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2 Kings 5:1-15

Naaman, army commander to the king of Aram, was a man who enjoyed his master’s respect and favour, since through him the Lord had granted victory to the Aramaeans. But the man was a leper. Now on one of their raids, the Aramaeans had carried off from the land of Israel a little girl who had become a servant of Naaman’s wife. ‘She said to her mistress, ‘If only my master would approach the prophet of Samaria. He would cure him of his leprosy.’ Naaman went and told his master. ‘This and this’ he reported ‘is what the girl from the land of Israel said.’ ‘Go by all means,’ said the king of Aram ‘I will send a letter to the king of Israel.’ So Naaman left, taking with him ten talents of silver, six thousand shekels of gold and ten festal robes. He presented the letter to the king of Israel. It read: ‘With this letter, I am sending my servant Naaman to you for you to cure him of his leprosy.’ When the king of Israel read the letter, he tore his garments. ‘Am I a god to give death and life,’ he said ‘that he sends a man to me and asks me to cure him of his leprosy? Listen to this, and take note of it and see how he intends to pick a quarrel with me.’

When Elisha heard that the king of Israel had torn his garments, he sent word to the king, ‘Why did you tear your garments? Let him come to me, and he will find there is a prophet in Israel.’ So Naaman came with his team and chariot and drew up at the door of Elisha’s house. And Elisha sent him a messenger to say, ‘Go and bathe seven times in the Jordan, and your flesh will become clean once more.’ But Naaman was indignant and went off, saying, ‘Here was I thinking he would be sure to come out to me, and stand there, and call on the name of the Lord his God, and wave his hand over the spot and cure the leprous part. Surely Abana and Pharpar, the rivers of Damascus, are better than any water in Israel? Could I not bathe in them and become clean?’ And he turned round and went off in a rage. But his servants approached him and said, ‘My father, if the prophet had asked you to do something difficult, would you not have done it? All the more reason, then, when he says to you, “Bathe, and you will become clean.”’ So he went down and immersed himself seven times in the Jordan, as Elisha had told him to do. And his flesh became clean once more like the flesh of a little child.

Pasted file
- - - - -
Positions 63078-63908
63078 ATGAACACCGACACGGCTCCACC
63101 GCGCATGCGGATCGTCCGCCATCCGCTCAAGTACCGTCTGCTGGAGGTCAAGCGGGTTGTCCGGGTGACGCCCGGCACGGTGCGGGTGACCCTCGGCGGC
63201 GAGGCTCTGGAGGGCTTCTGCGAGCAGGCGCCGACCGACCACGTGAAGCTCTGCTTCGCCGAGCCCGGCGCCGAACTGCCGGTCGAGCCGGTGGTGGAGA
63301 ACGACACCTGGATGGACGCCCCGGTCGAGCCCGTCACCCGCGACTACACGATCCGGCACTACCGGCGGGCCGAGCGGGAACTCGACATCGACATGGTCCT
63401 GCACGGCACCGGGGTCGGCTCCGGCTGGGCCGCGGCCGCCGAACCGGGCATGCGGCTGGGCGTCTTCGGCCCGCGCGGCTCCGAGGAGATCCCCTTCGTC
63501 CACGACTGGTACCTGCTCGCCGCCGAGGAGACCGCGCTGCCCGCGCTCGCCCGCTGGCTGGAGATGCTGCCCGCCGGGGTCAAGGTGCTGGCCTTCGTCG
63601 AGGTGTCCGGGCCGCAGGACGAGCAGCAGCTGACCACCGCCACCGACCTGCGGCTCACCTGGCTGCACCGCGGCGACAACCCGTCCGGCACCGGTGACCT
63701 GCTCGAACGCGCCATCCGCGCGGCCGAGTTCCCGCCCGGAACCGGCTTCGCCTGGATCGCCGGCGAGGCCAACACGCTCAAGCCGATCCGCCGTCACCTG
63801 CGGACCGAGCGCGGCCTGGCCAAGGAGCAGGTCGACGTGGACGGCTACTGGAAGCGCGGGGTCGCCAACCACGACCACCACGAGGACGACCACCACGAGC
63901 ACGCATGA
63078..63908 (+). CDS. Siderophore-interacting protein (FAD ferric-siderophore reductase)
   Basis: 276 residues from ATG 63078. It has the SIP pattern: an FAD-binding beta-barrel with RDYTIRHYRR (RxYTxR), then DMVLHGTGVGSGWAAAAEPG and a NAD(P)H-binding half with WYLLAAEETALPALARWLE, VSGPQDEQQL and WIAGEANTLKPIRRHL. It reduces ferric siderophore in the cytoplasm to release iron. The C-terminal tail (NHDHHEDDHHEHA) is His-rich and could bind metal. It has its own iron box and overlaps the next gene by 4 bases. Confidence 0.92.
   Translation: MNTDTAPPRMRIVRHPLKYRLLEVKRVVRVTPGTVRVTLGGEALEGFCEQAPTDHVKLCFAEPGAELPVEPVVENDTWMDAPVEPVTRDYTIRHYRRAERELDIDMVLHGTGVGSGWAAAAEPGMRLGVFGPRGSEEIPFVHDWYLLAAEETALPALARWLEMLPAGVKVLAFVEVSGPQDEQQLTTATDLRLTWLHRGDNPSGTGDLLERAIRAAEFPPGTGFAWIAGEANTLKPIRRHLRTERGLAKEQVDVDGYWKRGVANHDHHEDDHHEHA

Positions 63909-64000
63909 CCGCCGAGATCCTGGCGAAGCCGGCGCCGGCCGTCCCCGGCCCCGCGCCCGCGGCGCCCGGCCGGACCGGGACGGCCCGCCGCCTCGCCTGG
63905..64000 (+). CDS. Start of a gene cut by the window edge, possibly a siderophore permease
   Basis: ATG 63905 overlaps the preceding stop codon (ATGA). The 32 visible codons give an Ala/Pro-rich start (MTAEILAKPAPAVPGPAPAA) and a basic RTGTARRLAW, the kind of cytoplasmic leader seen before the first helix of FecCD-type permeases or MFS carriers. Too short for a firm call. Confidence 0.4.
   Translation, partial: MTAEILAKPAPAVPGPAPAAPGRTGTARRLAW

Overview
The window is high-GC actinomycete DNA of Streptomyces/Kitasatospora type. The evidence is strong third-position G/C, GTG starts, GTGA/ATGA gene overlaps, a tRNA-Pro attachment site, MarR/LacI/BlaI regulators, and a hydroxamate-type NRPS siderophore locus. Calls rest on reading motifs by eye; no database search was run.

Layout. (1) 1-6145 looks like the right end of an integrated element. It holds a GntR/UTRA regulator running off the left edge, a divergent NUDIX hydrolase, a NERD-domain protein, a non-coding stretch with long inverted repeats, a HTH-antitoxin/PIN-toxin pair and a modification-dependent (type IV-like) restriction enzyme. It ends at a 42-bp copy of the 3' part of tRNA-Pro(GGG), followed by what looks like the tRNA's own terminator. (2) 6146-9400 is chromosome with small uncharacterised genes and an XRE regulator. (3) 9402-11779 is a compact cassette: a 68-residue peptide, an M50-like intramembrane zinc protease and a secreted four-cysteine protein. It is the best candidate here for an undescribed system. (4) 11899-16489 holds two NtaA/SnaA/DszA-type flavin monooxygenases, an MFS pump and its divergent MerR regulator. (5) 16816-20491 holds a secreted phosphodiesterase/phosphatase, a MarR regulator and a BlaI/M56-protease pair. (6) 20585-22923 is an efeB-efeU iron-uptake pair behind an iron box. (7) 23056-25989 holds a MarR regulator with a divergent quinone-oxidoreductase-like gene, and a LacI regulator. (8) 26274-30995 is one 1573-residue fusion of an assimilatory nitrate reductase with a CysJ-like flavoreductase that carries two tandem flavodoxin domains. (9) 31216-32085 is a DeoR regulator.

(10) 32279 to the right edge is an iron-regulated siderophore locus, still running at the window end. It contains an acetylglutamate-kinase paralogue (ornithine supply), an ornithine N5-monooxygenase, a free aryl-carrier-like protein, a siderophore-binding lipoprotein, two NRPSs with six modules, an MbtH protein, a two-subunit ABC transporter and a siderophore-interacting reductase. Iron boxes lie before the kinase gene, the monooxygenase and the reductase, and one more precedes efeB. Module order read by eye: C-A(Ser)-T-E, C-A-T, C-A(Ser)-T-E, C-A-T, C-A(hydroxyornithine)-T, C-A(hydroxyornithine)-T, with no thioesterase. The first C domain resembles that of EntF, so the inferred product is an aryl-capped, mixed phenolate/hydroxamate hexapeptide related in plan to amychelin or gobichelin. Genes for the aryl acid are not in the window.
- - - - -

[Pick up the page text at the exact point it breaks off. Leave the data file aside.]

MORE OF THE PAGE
Returning to Elisha with his whole escort, he went in and stood before him. ‘Now I know’ he said ‘that there is no God in all the earth except in Israel.’

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Luke 4:24-30

Jesus came to Nazara and spoke to the people in the synagogue: ‘I tell you solemnly, no prophet is ever accepted in his own country.

‘There were many widows in Israel, I can assure you, in Elijah’s day, when heaven remained shut for three years and six months and a great famine raged throughout the land, but Elijah was not sent to any one of these: he was sent to a widow at Zarephath, a Sidonian town. And in the prophet Elisha’s time there were many lepers in Israel, but none of these was cured, except the Syrian, Naaman.’

When they heard this everyone in the synagogue was enraged. They sprang to their feet and hustled him out of the town; and they took him up to the brow of the hill their town was built on, intending to throw him down the cliff, but he slipped through the crowd and walked away.

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“Bathe, and you will become clean”

When I was still employed in a bank some 10 years ago, I went on a retreat and received a message during one of my meditations that I was about to see some changes in my work life. Up till that point, I had been in sales, and had enjoyed the work I was engaged in.

Refreshed by the retreat, I came back to Singapore, not really expecting anything to pan out. On my first day back to work, a colleague came to me and congratulated me for having received a promotion. I was taken aback; surprised at how the Lord had spoken to me in such a powerful way.

Strangely, things started falling apart then — my promotion almost got reversed as work politics came into play. However, a very supportive manager came out with an alternative solution; something I felt was not ideal, but felt I was forced to take.

Six months later, it turned out that this alternative was even better, and I was promoted to take over my manager who had moved to another, more senior role within the bank.

My experience was a very powerful lesson in trusting God. Very often, we have our own ideas about how and what He should provide for us, and anything not matching our expectations would be deemed as failure.

In today’s first reading, Naaman, the army commander to the king of Aram, had approached Elisha for a cure for his leprosy. He was upset at Elisha’s suggested cure of bathing in the River Jordan seven times. In his mind, two other rivers in Damascus were ‘superior’ to Jordan. Because Elisha’s instructions ran contrary to his expectations, Naaman refused to accept his instructions and almost deprived himself of the cure that he was seeking.

Just like Naaman, we have our own thoughts about what God ‘should’ do for us. We become upset when things don’t come our way. I once heard Archbishop William God saying that God always answers our petitions — perhaps His answer is simply a “No”, or a “Not Yet”.

Let us learn to set aside our pride and our expectations and come to the realisation that our God is not there to be our ‘order-taker’. He is not there to simply be our ATM (automated teller machine) to dispense what we need. Our God is simply our God, and we need to learn to be humble and to walk in His ways as He guides us gently along.

(Today’s Oxygen by Paul Wee)

Prayer: Father God, we pray that we may set aside our expectations and trust in You. Teach us to be willing to do Your bidding, faithfully and willingly.

Thanksgiving: Father, we are grateful for you holding our hands as we journey towards eternal life. Thank You for always being there for us, although we may not always be able to see You.